Friday, June 13, 2014

Medical Expulsive Therapy for Kidney Stones

It is estimated that 5% of women and 10% of men in the US have nephrolithiasis (or kidney stones).[1,2]  Most people do not know they have kidney stones until they obstruct one of the ureters, connecting the kidney to the bladder.  These symptoms may include flank pain, nausea and vomiting, hematuria (blood in the urine) or high fever.  There are a number of treatments ranging from observation and medications to temporary drainage (stenting) and lithrotripsy (breaking up the stone through ultrasound or laser technologies).

In this blog we will review medical expulsive therapy (MET), or the use of medications to promote passage of a kidney stone without surgery.


The painful symptoms of an obstructing kidney stone can range from the flank to the genitals, can cause nausea, vomiting or even gastrointestinal symptoms.  While the exact cause of this pain is not well understood, the pain is believed to stem from:

  • obstruction - which causes distention of renal capsule, collecting system and ureter activating pain-sensing nerves in the body
  • irritation - the hard, sharp stone itself can activate pain sensors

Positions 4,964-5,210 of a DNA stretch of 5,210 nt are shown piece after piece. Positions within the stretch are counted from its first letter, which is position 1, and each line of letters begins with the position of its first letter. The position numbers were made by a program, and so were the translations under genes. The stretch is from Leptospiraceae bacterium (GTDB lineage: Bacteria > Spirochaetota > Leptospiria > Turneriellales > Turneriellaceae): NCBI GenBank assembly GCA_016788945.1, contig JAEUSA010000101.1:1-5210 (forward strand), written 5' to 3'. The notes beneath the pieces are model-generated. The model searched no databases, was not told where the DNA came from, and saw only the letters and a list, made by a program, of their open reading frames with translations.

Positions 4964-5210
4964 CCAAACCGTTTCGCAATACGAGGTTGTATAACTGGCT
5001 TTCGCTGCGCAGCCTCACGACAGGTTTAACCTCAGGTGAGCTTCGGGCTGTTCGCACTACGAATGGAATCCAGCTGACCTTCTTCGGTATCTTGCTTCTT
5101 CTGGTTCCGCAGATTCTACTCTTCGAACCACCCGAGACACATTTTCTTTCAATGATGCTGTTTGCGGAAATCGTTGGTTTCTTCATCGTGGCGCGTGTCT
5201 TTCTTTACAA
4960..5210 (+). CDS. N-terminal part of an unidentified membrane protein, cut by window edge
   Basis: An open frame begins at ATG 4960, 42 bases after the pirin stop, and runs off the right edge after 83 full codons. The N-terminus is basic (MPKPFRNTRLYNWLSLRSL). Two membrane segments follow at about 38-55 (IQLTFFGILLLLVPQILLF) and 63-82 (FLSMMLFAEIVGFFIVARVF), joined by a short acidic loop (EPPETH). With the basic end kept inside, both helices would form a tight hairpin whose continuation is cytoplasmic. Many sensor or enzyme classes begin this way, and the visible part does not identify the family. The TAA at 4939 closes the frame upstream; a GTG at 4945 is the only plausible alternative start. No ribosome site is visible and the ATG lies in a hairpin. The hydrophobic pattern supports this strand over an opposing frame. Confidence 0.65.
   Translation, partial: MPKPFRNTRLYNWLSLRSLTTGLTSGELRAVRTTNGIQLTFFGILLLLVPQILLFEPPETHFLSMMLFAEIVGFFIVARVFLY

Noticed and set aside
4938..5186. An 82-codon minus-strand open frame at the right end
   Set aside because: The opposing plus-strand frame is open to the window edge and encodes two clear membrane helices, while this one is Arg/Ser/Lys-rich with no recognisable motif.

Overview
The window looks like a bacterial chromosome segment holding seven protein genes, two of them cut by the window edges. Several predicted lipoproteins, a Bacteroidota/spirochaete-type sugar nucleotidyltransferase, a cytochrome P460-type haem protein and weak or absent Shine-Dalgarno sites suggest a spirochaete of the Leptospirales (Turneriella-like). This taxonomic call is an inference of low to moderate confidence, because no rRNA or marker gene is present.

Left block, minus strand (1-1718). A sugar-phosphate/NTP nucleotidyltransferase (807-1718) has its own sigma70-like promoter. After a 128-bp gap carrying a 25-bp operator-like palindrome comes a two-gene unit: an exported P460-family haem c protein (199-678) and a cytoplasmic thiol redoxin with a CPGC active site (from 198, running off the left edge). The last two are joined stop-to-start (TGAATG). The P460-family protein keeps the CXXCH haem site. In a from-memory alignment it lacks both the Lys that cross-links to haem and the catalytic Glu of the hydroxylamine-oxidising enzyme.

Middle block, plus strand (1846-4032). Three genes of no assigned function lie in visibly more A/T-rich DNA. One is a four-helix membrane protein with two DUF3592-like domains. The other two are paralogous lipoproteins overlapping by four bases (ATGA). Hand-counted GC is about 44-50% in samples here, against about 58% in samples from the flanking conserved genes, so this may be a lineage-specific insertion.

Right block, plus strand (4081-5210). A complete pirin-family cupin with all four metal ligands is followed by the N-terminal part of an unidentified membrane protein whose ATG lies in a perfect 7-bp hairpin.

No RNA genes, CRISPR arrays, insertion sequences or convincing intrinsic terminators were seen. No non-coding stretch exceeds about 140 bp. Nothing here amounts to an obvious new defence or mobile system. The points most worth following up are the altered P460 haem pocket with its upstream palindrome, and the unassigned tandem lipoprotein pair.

• spasm - sometimes referred to "renal colic," describes spasm of the ureter and renal collecting system that can cause contractile, episodic pain
To alleviate these symptoms and promote passage of the blocking stone, a number of strategies have been developed and examined.  These strategies and their efficacy are reviewed below.

Increasing Proximal Pressure: Hydration

Increasing the fluid and pressure behind the kidney stone is theorized to "push" the stone further down the ureter.  Two randomized trials were reviewed in a Cochrane Meta-analysis and failed to demonstrate any benefit to intense intravenous hydration or diuresis as compared to standard-of-care hydration.[3] 

Decreasing Ureteral Swelling: Anti-inflammatories

The potential benefits of non-steroidal anti-inflammatory drugs (NSAIDs) are reduced inflammation and treatment of pain and, by doing so, facilitate stone passage.  In two studies, one of which was a double-blind, placebo-controlled randomized study, NSAIDs failed to improve the proportion of stones passed or the time to passage.[4,5]

Decreasing Ureteral Contractions: Anti-spasmodics